I had a manager/mentor for five years that really showed me a leadership style that I believed in, that motivated and inspired me! He told me that he had a goal to make himself as unnecessary as possible, he wanted to surround himself with team members that were so good that, in many ways, they didn't ”need” him. He always gave lot of feedback, positive and constructive, always with the goal to make me better. He challenged me before I needed to tell him that I needed new challenges. And all of this with a very positive and humble personality. When I face challenges that I do not know how to deal with, I usually think "how would he have done?" Choosing a manager when changing job is a strong recommendation, there is so much that starts there.

Joy Stroud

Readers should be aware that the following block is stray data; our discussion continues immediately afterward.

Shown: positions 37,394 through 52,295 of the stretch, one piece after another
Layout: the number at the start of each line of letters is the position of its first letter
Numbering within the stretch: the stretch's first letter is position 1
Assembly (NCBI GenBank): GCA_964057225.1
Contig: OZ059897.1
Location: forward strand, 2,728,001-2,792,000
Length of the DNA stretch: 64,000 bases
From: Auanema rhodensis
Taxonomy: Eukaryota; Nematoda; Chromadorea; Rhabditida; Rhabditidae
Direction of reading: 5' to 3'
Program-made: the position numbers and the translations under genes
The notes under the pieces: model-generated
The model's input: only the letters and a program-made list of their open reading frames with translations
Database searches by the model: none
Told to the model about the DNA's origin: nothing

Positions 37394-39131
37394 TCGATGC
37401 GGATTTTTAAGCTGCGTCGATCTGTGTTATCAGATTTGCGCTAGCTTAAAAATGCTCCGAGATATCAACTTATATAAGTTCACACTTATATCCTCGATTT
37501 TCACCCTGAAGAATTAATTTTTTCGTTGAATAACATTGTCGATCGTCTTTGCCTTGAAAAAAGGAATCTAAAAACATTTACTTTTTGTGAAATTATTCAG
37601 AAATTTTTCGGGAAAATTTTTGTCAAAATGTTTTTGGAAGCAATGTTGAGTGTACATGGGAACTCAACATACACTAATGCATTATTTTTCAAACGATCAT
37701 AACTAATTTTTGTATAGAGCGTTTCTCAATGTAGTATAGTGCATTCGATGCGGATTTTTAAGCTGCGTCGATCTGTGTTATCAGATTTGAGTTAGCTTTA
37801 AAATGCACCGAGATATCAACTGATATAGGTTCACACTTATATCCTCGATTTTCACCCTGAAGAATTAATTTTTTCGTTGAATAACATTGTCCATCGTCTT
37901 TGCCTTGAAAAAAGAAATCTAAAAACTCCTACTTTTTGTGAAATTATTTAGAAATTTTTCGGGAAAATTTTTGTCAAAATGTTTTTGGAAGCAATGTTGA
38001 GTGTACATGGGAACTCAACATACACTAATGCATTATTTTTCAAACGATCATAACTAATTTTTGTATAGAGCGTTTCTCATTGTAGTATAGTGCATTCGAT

I was drawn to ad tech for the innovation. Coming from the agency side and understanding the challenges in the industry, I’ve been truly passionate about the solutions I’ve been able to help introduce to market. When I started, I was actually the only woman in my office - but have since found that some of the brightest, most entrepreneurial kick-ass women are in ad tech (including here at Adform!). Generally speaking, it’s an industry that likes to exchange ideas and make connections so my recommendation for women new to ad tech is take advantage of that and meet new people - don’t be afraid to network!